-I forget which show, but I swear one of you talked about Exiled, the Johnnie To western homage, in passing. I watched it and it was an interesting experiment, but awkward and weird in all the wrong ways. I liked the shootout in the apartment and that moment where you think the guy's wife is dead, but the western trappings got distracting after a while.

-While I'm talking Johnnie To -- I watched Life Without Principle the other night. Netflix sold it to me as a bank heist. In actuality, it was an economic/bank drama. 30 minutes of a lady forcing predatory loans on people and worrying about her job, then 30 minutes of a crappy mobster earning money to bail out his buddy, and then 30 minutes of things going wrong. They got real deep into the economic factors, like textbook deep, bore me to sleep deep, and then the movie ended with a vague conclusion that they totally didn't earn. It was like the banking equivalent of Rampart, only better acted.

-Y'all definitely fast-tracked me rewatching Bebop and the movie, though. I've been putting it off for some reason.

Great episode, guys!

You almost lost me with your anime hatin', but then you won me back with the well-deserved praise for Hara-Kiri. That movie is one of the saddest things I have seen all year, but so incredibly well made and moving that I need to see it again. The first 15 minutes are completely gut wrenching. I watched it in 3D at the IFC Center, and it was pretty neat, but didn't add a ton to the experience. I'd put it just below 13 Assassins in terms of impact and overall quality. Regardless, it's thrilling to see the recent revival of good samurai flicks coming out of Japan.

One of the interesting things about Cowboy Bebop is how it was intentionally made and marketed to succeed in the US market, as well as in the Japanese. Like David wrote above, it's so worldly in its sources of inspiration that it is almost bound to hit a bunch of different nodes for most audience members. It is basically an homage to all of the entertainment that Shinichirō Watanabe grew up with in Japan of the 1970s and '80s (Bruce Lee, John Woo, Blaxploitation, caper movies, pulp noir, jazz, Butch Cassidy and the Sundance Kid, and, of course, Lupin III), with a dose of pop philosophy thrown in for good measure. I like it well enough, but it definitely feels more "Western" (for lack of a better term) than most any other Anime I've seen.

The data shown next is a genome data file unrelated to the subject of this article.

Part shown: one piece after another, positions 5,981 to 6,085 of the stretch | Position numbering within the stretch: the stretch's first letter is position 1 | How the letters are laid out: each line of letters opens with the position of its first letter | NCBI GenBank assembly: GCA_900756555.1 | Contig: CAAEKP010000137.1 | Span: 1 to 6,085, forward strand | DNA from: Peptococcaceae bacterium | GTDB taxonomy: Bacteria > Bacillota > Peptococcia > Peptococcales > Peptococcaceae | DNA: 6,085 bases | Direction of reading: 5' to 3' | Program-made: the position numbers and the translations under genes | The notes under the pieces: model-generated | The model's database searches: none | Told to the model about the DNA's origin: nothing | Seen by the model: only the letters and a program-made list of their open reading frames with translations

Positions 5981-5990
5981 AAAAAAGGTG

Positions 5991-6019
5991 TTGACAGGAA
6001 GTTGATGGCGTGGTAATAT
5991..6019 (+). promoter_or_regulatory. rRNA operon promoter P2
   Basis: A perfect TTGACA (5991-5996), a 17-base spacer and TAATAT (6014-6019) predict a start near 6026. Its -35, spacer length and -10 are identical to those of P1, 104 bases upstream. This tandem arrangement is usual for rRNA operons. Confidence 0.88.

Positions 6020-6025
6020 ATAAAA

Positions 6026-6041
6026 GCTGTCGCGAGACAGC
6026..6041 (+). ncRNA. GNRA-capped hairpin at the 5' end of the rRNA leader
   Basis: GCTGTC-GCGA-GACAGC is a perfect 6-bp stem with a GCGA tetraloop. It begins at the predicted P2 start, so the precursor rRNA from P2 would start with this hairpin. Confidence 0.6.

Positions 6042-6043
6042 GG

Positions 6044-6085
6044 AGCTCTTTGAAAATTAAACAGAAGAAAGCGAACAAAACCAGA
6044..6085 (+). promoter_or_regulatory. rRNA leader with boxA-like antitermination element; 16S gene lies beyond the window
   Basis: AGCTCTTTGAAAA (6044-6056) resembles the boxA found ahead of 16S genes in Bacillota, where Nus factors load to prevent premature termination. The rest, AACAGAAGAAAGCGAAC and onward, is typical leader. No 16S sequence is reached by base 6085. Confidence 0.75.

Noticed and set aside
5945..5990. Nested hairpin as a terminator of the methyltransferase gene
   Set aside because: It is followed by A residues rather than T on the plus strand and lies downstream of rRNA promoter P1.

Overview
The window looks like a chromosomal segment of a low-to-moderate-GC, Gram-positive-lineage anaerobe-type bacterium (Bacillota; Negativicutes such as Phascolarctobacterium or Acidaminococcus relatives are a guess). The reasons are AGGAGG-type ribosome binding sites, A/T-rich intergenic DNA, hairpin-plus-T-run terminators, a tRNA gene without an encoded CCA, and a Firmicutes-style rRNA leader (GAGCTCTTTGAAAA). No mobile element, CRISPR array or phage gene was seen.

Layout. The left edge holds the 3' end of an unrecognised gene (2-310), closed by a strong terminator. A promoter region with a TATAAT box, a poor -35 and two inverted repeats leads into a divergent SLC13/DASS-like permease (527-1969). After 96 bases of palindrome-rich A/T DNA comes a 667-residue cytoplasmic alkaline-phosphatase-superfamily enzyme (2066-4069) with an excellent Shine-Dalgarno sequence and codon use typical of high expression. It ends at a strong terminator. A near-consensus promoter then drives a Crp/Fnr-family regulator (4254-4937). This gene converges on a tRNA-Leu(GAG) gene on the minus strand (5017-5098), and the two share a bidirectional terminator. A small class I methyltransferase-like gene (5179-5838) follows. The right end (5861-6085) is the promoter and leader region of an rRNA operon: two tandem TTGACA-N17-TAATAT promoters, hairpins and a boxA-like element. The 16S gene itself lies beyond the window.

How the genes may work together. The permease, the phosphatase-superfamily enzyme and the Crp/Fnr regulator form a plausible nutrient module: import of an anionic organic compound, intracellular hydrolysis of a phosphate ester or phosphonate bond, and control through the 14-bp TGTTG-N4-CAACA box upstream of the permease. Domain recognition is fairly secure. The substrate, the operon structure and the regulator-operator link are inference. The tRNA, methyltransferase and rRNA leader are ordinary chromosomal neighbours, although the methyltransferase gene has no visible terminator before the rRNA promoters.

I'd love to hear both of your thoughts on I Saw The Devil, as I've really liked everything Jee Woon Kim has put out thus far. But if you only have time to talk about ONE of his films, then just wait until next month when his American directorial debut comes out, an Arnold Schwarzenegger/Johnny Knoxville buddy-action flick (The Last Stand). I'm not even sure what to think about that.

As for Robert Wise, it seems he's mostly known for either his big budget musicals, the boring Star Trek movie, and for being the person who edited Citizen Kane, and yet he made two of the best movies of their type in The Set Up and The Haunting (and some might put The Day The Earth Stood Still in there as well, though it doesn't hold up quite as well as the other two mentioned). It's not surprising he cut his teeth with Val Lewton, another person who was able to add his own personal style to studio mandated projects.

The story of the guy in the car, where Cowboy Bebop was the only show he could fully watch, I would say that's really overselling it. I think there's problems with that guy.

That said it's very entertaining and I think the show itself was great. I thought the movie was kind of a letdown though, because the tone and the action and the characterization I thought was done so much better in the show.


The comments to this entry are closed.

My Photo